Learn about the different science approaches  

    • Teaching approach: Crescent School's science curriculum is a balance between expository- and inquiry-based learning, with more emphasis on inquiry wherever possible.

    • Topics covered in curriculum:

      Subject = offered
    • Treatment of evolution:

      Evolution as consensus theory
      Evolution as one of many equally viable theories
      Evolution is not taught

    Literature Equal Balance

      These literature programs draw in equal measure from “Traditional” and “Social Justice” programs.
      Learn about the different literature approaches  

    • What Crescent School says: ...

    Social Studies Core Knowledge

      Usually focused on teaching history and geography at an early age, the core knowledge approach uses story, drama, reading, and discussion to teach about significant people, places, and events. Breadth of content and knowledge is emphasized. The curriculum is often organized according to the underlying logic of the content: history might be taught sequentially, for example (as students move through the grades).
      Learn about the different social studies approaches  

    • What Crescent School says: ...

    Humanities and Social Sciences Equal Balance

      These programs represent an equal balance between the perennialist and pragmatic approach to teaching the humanities and social sciences.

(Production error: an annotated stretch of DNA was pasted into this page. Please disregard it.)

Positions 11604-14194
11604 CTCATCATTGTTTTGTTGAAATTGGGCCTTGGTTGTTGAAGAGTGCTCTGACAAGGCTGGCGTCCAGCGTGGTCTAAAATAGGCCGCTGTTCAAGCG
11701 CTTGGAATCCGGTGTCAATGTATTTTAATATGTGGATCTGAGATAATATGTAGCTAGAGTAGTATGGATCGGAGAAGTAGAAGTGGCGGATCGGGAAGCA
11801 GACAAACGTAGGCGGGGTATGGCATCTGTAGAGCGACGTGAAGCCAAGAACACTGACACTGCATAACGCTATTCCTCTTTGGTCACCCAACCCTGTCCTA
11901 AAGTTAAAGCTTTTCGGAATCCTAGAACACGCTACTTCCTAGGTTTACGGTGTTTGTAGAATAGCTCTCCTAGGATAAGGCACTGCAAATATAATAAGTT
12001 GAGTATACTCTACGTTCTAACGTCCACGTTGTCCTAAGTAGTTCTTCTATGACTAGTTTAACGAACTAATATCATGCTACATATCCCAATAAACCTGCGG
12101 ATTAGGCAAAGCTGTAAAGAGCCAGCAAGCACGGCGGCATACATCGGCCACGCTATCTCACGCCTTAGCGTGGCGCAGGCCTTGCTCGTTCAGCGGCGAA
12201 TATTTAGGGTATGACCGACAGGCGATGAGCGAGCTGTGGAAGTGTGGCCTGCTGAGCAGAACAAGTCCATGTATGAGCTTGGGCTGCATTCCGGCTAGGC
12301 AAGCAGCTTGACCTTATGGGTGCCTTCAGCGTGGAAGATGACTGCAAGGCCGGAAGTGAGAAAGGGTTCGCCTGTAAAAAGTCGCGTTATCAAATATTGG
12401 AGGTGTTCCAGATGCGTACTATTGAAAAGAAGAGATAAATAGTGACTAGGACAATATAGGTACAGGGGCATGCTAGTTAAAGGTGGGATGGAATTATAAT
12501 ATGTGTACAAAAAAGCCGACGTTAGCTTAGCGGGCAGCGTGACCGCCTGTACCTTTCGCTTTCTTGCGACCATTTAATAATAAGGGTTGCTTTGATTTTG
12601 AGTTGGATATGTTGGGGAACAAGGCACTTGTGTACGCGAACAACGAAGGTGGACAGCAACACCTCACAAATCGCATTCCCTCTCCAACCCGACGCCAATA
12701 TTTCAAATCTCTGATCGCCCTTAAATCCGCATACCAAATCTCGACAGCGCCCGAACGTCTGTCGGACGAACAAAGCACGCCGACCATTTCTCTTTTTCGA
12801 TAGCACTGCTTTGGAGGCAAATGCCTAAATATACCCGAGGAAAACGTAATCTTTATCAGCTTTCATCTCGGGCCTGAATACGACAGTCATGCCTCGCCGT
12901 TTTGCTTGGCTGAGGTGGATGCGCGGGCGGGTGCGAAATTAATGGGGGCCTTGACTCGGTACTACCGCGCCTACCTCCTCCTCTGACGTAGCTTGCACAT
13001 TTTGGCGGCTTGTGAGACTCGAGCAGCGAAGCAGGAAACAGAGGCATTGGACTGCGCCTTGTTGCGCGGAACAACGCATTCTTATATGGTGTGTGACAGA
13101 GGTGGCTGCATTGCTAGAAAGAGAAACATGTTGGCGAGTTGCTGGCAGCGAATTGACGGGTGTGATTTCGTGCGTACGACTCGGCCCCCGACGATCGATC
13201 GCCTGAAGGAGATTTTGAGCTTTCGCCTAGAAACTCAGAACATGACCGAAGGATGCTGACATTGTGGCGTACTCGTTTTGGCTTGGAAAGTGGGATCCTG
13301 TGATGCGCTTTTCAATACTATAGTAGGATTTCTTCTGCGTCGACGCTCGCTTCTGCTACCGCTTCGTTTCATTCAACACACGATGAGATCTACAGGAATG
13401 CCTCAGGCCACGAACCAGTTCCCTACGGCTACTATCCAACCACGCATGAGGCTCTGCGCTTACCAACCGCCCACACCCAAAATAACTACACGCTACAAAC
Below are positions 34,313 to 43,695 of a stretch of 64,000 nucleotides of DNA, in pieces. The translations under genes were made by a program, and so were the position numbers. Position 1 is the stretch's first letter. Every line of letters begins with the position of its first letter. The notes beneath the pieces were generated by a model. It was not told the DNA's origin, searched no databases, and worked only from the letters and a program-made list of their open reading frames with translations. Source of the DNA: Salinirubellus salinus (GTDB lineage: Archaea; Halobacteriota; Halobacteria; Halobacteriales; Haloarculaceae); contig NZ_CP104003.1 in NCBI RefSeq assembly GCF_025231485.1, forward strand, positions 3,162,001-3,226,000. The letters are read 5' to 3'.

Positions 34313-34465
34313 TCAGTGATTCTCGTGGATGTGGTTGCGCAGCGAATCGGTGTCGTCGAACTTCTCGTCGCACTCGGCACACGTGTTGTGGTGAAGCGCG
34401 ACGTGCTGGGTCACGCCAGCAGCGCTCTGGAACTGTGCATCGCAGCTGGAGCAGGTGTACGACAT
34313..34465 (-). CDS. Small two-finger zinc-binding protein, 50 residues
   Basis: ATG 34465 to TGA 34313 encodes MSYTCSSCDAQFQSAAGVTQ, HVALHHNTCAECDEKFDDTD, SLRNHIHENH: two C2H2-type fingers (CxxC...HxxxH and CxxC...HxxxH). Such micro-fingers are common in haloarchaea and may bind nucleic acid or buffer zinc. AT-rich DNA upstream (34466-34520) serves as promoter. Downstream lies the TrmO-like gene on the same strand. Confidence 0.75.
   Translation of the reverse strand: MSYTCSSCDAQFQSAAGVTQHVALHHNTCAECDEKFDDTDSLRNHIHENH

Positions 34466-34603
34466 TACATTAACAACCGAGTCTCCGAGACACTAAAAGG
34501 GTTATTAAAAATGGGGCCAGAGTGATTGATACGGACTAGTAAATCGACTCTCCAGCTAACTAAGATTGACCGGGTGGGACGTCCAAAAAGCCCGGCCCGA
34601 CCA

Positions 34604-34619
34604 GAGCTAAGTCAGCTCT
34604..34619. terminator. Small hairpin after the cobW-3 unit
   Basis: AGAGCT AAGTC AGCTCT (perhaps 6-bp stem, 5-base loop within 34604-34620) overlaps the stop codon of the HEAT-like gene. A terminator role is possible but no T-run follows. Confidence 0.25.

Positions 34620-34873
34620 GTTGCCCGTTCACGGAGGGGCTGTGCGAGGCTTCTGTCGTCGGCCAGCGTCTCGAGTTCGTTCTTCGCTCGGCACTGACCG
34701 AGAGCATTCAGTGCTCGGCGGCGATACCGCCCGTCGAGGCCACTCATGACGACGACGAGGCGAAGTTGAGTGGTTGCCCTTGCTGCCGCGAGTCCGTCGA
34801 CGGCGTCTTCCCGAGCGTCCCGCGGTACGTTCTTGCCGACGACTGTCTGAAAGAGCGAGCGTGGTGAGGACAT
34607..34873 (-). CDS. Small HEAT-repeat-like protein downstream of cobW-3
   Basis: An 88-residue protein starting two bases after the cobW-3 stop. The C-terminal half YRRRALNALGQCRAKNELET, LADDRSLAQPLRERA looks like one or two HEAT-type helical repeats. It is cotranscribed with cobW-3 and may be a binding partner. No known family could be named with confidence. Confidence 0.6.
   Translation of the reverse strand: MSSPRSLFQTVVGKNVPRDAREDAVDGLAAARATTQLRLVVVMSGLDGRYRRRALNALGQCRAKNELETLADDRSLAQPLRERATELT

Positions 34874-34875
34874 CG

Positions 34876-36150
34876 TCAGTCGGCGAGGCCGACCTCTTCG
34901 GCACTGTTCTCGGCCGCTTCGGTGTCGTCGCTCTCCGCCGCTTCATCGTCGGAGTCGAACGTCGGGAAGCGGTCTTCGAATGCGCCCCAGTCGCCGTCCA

Learn about the different humanities and social sciences approaches  

    • What Crescent School says: ...

    Foreign Languages Equal Balance

      These programs feature an equal blend of the audio-lingual and communicative styles of language instruction.
      Learn about the different foreign languages approaches  

    • What Crescent School says: Crescent School's foreign language curriculum is based on a teaching philosophy known as the "action-oriented approach." Students are given real-life scenarios in which they learn the language through social interaction (rather than focusing primarily on grammar rules and fill-in-the-blank exercises). In the action-oriented approach, there is a focus on certain vocabulary and grammar rules are taught within the context of the scenario. The scenarios are complemented with materials such as newspaper articles or videos. In addition, the language being learned is used as the language of instruction. Our foreign language curriculum also strives to instill an interest in the cultures to which the languages are tied.

    • Studying a foreign language is required until:   9
    • Languages Offered: • Chinese-Mandarin • French • Spanish

    Fine Arts Equal Balance

      These programs have an equal emphasis on receptive and creative learning.
      Learn about the different fine arts approaches  

    • Program offers:

      Subject = offered
      Visual Arts
    • Visual studio philosophy:

    • What Crescent School says: At Crescent, students of all ages are encouraged to take creative risks and explore their artistic abilities. We produce three major drama productions each year in the school's professionally equipped theatre, giving students experience with acting, production and theatre-management roles. In our visual arts program, students are exposed to a broad range of forms, genres and styles. The experience of making art is central to the curriculum. Crescent's music program offers individual and group lessons in a range of musical disciplines. These include senior and junior choirs, chamber choirs, a senior string ensemble, a strings academy, wind bands, a guitar ensemble and chamber groups. Students perform at assemblies, recitals and concerts. Students also perform in music festivals, competitions and performance tours. Crescent also offers a strong media arts/multimedia technology program.